• How would you describe your tolerance for change?
  • Joe has interrupted you six times this morning with questions. What do you say when he interrupts you the seventh time?
  • The secret of my success is that we have gone to exceptional lengths to hire the best people in the world.
  • Steve Jobs

Thursday, January 25th, 2018

Do Your New People Look Forward to Reading Your Employee Handbook?

“Always read something that will make you look good if you die in the middle of it.” – P. J. O’Rourke

I am sure you have an employee handbook. Well, I guess I’m not that sure. I have worked with two firms lately who did not! Often, smaller firms don’t bother but even a brief, streamlined manual helps guide employees.

Does yours have a very boring title, such as Employee Handbook, Personnel Guide, Staff Manual or something similar? Why not jazz it up a bit and give it a new title? The title could be something like “The Smith & Company Journey” or “The Way We Work”. My favorite is “How We Do It Here”. Afterall, that’s what new people want to know…. how do you do it here? They want to fit in quickly and not make dumb mistakes.

First of all, you must be able to tell your people how your firm does things. It can’t be the all too often reality…… “If you are doing it for Jim, do it this way.” If you are doing it for JoAnne, do it that way.” Partners must agree upon and adhere to how work processes and procedures work at the firm and bend their personal preferences to align with firm standards.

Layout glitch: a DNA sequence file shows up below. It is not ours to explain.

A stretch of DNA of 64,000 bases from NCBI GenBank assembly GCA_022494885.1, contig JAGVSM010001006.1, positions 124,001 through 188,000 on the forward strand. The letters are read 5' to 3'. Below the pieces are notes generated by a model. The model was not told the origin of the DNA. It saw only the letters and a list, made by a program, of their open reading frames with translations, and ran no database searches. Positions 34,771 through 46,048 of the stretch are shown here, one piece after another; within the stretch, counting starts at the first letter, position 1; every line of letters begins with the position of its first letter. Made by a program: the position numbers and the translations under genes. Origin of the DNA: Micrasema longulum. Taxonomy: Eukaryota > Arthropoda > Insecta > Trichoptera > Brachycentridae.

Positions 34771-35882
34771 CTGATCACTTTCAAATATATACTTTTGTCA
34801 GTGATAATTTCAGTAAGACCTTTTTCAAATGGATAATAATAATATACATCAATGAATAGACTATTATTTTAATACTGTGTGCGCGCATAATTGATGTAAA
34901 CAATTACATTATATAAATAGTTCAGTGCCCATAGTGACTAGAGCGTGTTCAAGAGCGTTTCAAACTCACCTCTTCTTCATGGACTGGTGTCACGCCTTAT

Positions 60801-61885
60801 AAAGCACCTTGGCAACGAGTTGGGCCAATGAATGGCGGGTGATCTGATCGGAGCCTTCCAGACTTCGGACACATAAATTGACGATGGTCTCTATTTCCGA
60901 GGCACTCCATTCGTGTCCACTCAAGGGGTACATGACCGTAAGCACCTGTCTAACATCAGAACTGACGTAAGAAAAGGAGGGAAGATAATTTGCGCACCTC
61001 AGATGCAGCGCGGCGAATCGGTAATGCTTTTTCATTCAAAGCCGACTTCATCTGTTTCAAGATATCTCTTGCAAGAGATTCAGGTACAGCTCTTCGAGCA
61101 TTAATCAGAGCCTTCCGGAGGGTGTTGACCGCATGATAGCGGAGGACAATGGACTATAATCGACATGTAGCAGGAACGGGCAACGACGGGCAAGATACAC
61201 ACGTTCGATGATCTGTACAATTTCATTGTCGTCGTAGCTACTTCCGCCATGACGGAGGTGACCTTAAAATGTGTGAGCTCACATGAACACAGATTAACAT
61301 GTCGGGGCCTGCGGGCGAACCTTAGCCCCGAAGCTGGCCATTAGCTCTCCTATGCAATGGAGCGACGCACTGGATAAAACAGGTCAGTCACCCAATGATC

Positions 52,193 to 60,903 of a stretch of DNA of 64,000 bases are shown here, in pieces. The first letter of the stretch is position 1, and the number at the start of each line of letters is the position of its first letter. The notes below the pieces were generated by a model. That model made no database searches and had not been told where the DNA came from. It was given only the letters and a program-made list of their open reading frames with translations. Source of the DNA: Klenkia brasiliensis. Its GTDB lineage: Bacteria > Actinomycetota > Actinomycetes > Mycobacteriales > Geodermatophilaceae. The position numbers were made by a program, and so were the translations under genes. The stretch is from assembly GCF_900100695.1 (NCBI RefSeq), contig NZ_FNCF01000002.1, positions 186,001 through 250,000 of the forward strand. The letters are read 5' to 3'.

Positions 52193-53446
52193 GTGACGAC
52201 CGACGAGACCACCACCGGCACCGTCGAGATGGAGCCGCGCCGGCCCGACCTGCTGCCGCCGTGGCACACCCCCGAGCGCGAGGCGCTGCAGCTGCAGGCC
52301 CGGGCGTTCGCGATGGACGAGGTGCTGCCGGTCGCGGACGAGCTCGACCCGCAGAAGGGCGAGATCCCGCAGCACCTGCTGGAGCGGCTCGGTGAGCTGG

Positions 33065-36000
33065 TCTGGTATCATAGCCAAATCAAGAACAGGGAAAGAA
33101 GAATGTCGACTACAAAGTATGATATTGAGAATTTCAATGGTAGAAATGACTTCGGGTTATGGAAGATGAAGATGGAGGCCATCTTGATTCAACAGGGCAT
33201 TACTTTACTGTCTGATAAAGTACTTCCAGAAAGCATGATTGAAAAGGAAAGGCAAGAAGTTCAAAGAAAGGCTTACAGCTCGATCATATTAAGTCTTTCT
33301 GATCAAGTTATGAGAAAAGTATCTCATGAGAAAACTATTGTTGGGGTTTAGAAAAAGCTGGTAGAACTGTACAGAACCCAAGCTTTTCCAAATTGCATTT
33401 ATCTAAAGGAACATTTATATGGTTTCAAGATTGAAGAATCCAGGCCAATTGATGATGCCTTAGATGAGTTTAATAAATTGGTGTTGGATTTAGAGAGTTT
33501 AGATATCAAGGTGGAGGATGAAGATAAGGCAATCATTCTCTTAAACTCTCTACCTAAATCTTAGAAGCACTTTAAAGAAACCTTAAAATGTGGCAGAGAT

Of course, you need to include your firm’s vision, purpose, and core values. Consider writing it in a more reader-friendly style.

Be creative in how you present it to your new employee. Don’t send them a pdf copy to read. It’s easy now to have booklets bound with an attractive cover then present it to them with a Starbucks gift card tucked inside.

Wouldn’t it be fun to give your handbook a facelift? Give it a try.

  • Reading gives us somewhere to go when we have to stay where we are.
  • Mason Cooley

Wednesday, January 24th, 2018

Make Background Checks Part of the Hiring Process

“People are not your most important asset. The right people are.” – Jim Collins

You are working in the CPA profession. You are honest, trustworthy and dependable. You sometimes take it for granted that everyone in the profession or entering the profession is the same.

That’s why so many CPA firms make a background check a routine part of the hiring process. I have observed that CPA firms use a variety of vendors and there are a lot of reputable ones out there.

Here’s a good article about hiring nightmares from Sharlyn Lauby – HR Bartender.

If you need some information about background checking companies to use, contact the CPA Firm Management Association (CPAFMA).

  • Hiring people is an art, not a science, and resumes can't tell you whether someone will fit into a company's culture.
  • Howard Schulz

Monday, January 22nd, 2018

Hiring Retirees

“I have reached an age when, if someone tells me to wear socks, I don’t have to.” – Albert Einstein

I read an article on the WSJ site about PKF O’Connor Davies LLP. It pleased me very much and made so much sense.

They want to hire retirees! If we are in such a talent shortage and many people 65+ are a wealth of knowledge, experience, and passion about their work, why not hire them?

In some firms, 62 is the mandatory retirement age. Others it is 65. People live longer now, they are healthier than generations before them, why not take advantage of their experience?

It doesn’t mean they are a partner the firm, it simply means they are an employee who can bring value to the firm and the clients.

These types of people, at PKF O’Connor, often work only three days per week but they help establish new practice areas, improve training and mentoring and have a wealth of contacts.

I believe that our youthful American culture is pushing some talented, older people aside much too quickly – – but that is a topic for another day!